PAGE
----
FAYETTEVILLE — One of the more popular stretches of the Razorback Greenway running through the city will be closed for about six weeks as crews wrap up a portion of the arts corridor project downtown.
Users won’t have access to the portion of the greenway, which doubles as Frisco Trail, stretching from Center Street south to Prairie Street, until May 6, according to a news release from the city. The more than 1,700-foot-long path runs through the middle of the Fay Jones woods in between Gregg Avenue to the west and the Fayetteville Public Library to the east.
Crews will replace the asphalt on the 12-foot-wide trail with concrete, said Matt Mihalevich, the city’s trails coordinator. The asphalt is about 20 years old and has several cracks filled with tar, especially toward the southern end. The concrete should have about triple the lifetime of the asphalt, he said.
It’s important for users to avoid that section of trail because it will become unsafe for pedestrians and wet cement will need to dry, Mihalevich said. Work on the trail will be done in time for the Square to Square bike ride between Fayetteville and Bentonville on May 7, he said.
“Hopefully, people will be patient, and we’ll get it replaced and it’ll be better than ever,” he said.
The width of the trail will stay the same. The trail also will get new lights. Flashing pedestrian crossing lights at Center and Prairie streets will activate with motion sensors, rather than requiring users to hit a button.
Signs will direct users to Gregg Avenue to the west. The street is closed to cars moving through because of restoration work being done on the creek, named Tanglewood Branch, as part of the arts corridor project. Cars belonging to residents along the street, bicycles and pedestrians will be allowed to move through.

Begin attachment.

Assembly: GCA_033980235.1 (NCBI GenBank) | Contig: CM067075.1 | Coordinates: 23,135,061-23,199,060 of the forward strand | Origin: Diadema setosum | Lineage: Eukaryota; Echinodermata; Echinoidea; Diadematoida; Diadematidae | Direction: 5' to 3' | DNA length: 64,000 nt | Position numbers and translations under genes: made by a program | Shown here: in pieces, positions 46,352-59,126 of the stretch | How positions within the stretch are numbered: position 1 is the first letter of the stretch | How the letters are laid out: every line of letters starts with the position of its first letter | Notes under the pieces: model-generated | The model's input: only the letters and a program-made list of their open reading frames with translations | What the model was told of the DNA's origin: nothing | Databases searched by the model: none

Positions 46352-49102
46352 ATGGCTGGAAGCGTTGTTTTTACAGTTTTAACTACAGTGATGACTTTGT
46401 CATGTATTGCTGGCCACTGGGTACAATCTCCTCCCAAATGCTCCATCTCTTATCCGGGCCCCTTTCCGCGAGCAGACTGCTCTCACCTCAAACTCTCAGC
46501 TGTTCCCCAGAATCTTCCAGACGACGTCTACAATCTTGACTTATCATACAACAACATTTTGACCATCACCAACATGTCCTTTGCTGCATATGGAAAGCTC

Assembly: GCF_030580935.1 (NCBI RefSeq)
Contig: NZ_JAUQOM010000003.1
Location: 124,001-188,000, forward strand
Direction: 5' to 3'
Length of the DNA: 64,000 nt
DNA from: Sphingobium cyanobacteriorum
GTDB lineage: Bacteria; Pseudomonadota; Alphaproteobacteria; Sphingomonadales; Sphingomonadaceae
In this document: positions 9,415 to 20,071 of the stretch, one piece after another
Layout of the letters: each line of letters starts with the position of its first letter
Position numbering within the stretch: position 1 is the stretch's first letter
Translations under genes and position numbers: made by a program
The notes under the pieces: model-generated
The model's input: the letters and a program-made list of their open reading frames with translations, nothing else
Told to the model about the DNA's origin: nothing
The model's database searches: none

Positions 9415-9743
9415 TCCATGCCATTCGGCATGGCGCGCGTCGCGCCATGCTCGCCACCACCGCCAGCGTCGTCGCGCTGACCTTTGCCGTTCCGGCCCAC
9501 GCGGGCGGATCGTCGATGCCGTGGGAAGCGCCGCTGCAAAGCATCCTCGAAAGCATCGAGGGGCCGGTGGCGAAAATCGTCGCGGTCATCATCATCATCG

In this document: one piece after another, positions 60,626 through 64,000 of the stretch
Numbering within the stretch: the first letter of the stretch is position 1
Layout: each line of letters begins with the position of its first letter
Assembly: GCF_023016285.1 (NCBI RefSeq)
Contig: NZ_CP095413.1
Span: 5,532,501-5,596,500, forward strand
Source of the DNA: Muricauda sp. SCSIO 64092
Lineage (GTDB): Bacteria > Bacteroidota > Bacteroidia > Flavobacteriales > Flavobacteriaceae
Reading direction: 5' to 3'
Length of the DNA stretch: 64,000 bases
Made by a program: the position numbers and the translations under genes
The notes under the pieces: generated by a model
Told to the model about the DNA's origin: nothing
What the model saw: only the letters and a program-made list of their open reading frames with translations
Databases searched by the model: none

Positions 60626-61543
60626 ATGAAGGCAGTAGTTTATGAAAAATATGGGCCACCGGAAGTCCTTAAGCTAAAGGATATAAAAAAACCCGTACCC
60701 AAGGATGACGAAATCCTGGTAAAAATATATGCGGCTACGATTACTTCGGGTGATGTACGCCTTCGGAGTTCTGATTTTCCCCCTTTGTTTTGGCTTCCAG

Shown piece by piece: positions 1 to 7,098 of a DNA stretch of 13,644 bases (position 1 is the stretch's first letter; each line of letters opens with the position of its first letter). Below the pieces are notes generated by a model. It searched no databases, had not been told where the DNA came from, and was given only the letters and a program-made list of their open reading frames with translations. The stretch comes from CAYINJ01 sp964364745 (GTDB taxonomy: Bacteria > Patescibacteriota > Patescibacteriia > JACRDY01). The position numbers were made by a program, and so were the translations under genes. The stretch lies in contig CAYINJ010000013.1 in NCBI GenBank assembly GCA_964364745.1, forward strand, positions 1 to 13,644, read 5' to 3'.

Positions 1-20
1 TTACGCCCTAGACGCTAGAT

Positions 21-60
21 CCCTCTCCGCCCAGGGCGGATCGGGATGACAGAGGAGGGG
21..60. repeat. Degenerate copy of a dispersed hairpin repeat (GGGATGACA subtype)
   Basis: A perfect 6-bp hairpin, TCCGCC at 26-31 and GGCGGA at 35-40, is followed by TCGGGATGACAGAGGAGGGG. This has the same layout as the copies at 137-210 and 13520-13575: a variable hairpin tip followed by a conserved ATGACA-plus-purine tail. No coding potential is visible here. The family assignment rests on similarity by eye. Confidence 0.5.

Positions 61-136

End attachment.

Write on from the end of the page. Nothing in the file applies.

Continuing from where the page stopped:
“We feel like it’s the safest alternative,” Mihalevich said.
That part of the Razorback Greenway is one of the busiest sections of trail in the city, said Dane Eifling, the city’s mobility coordinator. About 800 daily users frequent the area over the course of a year, and in times of good weather with students in town, more than 1,000 people and dogs can hit the trail in a day, he said.
Voters approved a $31.6 million bond issue in 2019 to create an arts corridor downtown, roughly covering West Avenue from Dickson to Prairie streets. Money for the project also is coming from separate 2019 bond issues for trails, streets and drainage.
The entire corridor will be named the Ramble, a reference to the late Arkansas musician and former Springdale resident Levon Helm. An area from Dickson to Center streets will be known as the Upper Ramble, and Center to Prairie streets, including the woods, will be known as the Lower Ramble.
Construction at the Lower Ramble started last year. Other aspects include work on West Avenue, installing boardwalks at the Fay Jones woods and restoring Tanglewood Branch.
City officials hope to unveil a completed Lower Ramble with a ceremony in May, Public Works Director Chris Brown said.
The Upper Ramble will include a new parking deck downtown northwest of Dickson Street and West Avenue and an outdoor gathering space at the southwest corner of the intersection. The deck will replace the 290 spaces lost once the Walton Arts Center parking lot becomes the outdoor gathering space.
The city broke ground on the deck in January. Construction is expected to take about a year.
Once the deck is finished, work will begin on the gathering space. The entire arts corridor project should finish in 2024.
For more information on Fayetteville’s arts corridor project, go to: